Chicago: A Great Place to Bee
If you’ve ever been lucky enough to be in Chicago, Illinois in the summer, you probably enjoyed the scenery of sailboats and skyscrapers and beautifully blue Lake Michigan. Hopefully, you also enjoyed all the dynamic, vibrant flowers Chicago uses to decorate the streets and parks. Everything freezes in ‘The Windy City’ in the winter, but Chicagoan’s don’t let that deny them from enjoying and encouraging everything that blooms.
That means, in addition to well-heeled shoppers along Chicago’s ‘Miracle Mile,’ there must also be plenty of pollinators.
This was confirmed via a conversation with Naaman Gambill, lead beekeeper for the Garfield Park Conservatory Alliance in Chicago. Gambill offers that Chicago is uniquely supportive of honeybees. He salutes the people and city of Chicago, noting that they realized early on it was both respectable and essential to have bees. Their being mindful to their many benefits was behind Chicago legalizing beekeeping much earlier than other cities, a real testament to the people and city of Chicago. Notes Gambill, “while beekeeping everywhere is enjoying a surge in popularity, urban beekeeping is a very cool thing in the city of Chicago.”
Gambill is in charge of hundreds of thousands of (winged) workers in the 1-2 dozen hives under his watch. He’s assisted by volunteers through programs developed to help people understand beekeeping “trials, tribulations and trouble-shooting.” The programming’s goals include educating and nurturing relationship with bees.
“City folk want an opportunity to interact with nature,” explained Gambill, sharing there are other popular programs such as composting, horticulture and propagation. But, there’s a special fascination with honeybees, as I suspect all readers of this newsletter understand!
Armed with fundamental knowledge allows students from the Introduction to Beekeeping class to more intelligently decide if they want to be beekeepers, or perhaps just be involved in the programming through the Garfield Parks Parks Conservatory, Parks Districts Through this programming volunteers are exposed to all dimensions of beekeeping, from building equipment to actual hive checks and honey extraction and bottling. A popular volunteer activity is cleaning equipment during what can sometimes be a long, cold, Midwest winter. “Propolis-scraping nearly cures cabin fever,” claims Gambill.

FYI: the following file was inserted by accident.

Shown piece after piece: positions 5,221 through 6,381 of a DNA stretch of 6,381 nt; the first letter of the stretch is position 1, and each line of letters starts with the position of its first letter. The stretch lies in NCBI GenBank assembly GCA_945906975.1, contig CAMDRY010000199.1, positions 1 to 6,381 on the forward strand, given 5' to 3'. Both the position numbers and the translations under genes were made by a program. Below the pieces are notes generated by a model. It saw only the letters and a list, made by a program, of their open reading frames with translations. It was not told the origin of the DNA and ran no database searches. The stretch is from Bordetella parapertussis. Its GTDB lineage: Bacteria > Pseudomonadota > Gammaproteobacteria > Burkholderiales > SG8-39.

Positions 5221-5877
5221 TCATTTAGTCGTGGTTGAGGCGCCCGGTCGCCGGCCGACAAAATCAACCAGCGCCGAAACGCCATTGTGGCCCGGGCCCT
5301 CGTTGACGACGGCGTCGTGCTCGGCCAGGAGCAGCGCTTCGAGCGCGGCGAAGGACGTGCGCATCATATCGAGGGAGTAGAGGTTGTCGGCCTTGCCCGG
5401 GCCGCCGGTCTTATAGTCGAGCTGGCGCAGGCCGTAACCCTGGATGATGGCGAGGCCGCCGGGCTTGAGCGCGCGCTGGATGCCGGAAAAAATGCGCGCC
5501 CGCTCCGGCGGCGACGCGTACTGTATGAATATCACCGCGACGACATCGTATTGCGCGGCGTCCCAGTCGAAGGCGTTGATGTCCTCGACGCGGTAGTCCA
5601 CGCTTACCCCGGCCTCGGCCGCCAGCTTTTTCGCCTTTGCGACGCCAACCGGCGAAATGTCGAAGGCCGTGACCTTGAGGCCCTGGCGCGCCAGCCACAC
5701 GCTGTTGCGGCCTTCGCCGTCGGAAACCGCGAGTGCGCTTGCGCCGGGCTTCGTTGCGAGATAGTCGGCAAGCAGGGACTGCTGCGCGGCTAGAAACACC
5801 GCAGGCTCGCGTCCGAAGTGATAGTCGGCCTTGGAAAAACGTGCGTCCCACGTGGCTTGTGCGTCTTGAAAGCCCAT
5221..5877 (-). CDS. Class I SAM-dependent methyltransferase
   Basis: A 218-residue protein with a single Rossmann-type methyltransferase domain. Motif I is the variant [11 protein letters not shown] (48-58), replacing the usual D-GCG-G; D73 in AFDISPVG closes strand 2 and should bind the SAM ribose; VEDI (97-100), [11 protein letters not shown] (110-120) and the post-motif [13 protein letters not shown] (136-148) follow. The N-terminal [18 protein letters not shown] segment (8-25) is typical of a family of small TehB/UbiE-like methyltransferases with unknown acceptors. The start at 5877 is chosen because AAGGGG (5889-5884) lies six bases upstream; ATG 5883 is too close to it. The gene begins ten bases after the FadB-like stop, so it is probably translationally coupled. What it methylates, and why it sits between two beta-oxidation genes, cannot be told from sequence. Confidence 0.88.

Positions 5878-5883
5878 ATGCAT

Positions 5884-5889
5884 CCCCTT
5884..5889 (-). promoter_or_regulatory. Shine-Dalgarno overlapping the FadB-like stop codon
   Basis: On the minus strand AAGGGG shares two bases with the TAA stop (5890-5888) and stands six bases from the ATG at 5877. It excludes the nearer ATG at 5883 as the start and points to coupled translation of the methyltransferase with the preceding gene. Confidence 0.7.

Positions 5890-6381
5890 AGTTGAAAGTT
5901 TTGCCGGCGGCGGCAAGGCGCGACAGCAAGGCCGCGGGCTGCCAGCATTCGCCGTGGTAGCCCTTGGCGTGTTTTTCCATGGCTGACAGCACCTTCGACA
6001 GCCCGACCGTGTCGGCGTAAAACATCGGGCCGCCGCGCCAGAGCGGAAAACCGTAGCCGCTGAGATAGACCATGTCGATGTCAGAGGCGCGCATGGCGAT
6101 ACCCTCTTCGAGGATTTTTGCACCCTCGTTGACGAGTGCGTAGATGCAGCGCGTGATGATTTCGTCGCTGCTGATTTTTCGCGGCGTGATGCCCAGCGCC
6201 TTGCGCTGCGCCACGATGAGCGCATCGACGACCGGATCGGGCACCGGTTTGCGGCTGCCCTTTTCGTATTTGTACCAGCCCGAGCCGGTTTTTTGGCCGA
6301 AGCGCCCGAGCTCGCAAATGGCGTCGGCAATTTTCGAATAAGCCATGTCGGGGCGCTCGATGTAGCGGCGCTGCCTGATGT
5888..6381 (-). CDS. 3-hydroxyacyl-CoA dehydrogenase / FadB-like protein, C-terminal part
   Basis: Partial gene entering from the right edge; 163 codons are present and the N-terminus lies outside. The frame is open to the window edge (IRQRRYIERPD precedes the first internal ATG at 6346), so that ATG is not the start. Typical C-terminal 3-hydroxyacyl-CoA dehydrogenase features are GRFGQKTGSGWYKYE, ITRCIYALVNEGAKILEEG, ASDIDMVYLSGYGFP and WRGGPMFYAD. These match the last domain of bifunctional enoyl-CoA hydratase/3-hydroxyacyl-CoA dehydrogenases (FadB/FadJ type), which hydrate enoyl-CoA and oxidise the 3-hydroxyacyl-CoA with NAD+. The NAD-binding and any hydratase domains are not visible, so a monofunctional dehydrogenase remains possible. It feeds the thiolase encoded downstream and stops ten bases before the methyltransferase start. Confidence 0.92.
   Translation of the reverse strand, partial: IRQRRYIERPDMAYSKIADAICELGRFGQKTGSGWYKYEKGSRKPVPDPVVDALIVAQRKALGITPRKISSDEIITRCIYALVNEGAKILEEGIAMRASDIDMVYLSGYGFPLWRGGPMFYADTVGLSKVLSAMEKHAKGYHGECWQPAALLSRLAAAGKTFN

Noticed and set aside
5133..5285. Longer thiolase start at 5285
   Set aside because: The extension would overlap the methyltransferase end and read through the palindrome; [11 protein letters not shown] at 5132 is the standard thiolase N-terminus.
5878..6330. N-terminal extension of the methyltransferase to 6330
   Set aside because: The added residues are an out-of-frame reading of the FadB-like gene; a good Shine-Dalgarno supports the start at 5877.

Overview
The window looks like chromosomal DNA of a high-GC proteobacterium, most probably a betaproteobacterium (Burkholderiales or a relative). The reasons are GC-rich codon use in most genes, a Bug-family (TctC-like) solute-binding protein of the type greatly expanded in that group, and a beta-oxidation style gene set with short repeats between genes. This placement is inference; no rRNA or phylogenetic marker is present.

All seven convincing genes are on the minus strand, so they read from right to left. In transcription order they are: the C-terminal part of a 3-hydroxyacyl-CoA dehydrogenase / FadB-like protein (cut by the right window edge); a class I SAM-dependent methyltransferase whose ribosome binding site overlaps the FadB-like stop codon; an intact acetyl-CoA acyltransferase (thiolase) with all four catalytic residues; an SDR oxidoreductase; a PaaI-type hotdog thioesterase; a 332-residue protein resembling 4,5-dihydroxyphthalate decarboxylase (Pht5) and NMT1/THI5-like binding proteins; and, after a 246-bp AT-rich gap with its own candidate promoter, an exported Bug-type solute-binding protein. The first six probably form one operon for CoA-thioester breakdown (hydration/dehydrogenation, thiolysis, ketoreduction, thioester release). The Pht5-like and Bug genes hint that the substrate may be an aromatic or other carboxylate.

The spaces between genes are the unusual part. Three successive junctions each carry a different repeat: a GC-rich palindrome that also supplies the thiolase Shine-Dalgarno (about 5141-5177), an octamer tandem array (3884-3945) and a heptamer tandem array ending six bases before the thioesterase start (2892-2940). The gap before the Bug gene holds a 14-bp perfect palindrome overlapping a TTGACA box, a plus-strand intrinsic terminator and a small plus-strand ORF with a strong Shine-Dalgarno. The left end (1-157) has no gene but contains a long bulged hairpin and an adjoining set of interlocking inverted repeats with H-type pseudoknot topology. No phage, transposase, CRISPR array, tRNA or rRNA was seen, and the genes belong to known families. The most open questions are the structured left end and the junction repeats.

[caption id="attachment_154" align="alignright" width="250" caption="Honeybees meet humans during a ‘Meet the Bees’ event."]
A beekeeping volunteer becomes an actual “apprentice” when they’ve demonstrated they have the appropriate hive management knowledge, and can take responsibility for optimizing the colony. Depending upon the year, apprentices “earn” a third or half of the hive’s surplus honey. The remainder of the honey is sold to help support programming.
There’s a variety of beekeeping programming, including:
A ‘Meet the Bees’ session (typically in July) where volunteers come to Conservatory for hive demonstrations, honey tasting, working some hives (weather permitting), bee arts and crafts, and yes, even humans doing bee dances.
Working with a local elementary school that had built an entire curriculum around bees. The students sponsored a hive (buying all the materials), which they painted beautifully, and visited on field trips where they could apply everything they’d learned. “Students were excited to teach their parents about bees,” shared Gambill, “although the parents stand much further back from the hives than the kids.”
Using observation hives for “Bees at Work” demonstrations twice weekly at the Conservatory throughout season.
Gambill’s enthusiasm for beekeeping is unmistakable, and makes him chuckle. “All the things I was forced to do as chores as a kid I now do as I job I love,” he admits. Part of what he loves about beekeeping is the constant learning, noting they are all yearning to learn more about bees so they can better help them, and that they are constantly tinkering to find out what works best. Due to mites, they’ve gone to all screened bottom boards, even in those tough Midwest winters. They continue to experiment with various types of feeders and feeding, but rely on fundamental beekeeping knowledge. Notes Gambill, “one of the references used frequently is Walter T. Kelley’s How to Keep Bees and Sell Honey.”
Gambill, on behalf of Chicago, invites us to all stop by and visit the busy bees of this progressive city. When asked if he had any special advice for successful beekeeping, he noted that it is essential to research and “start with a good location.”
Chicago, it seems, is such a place.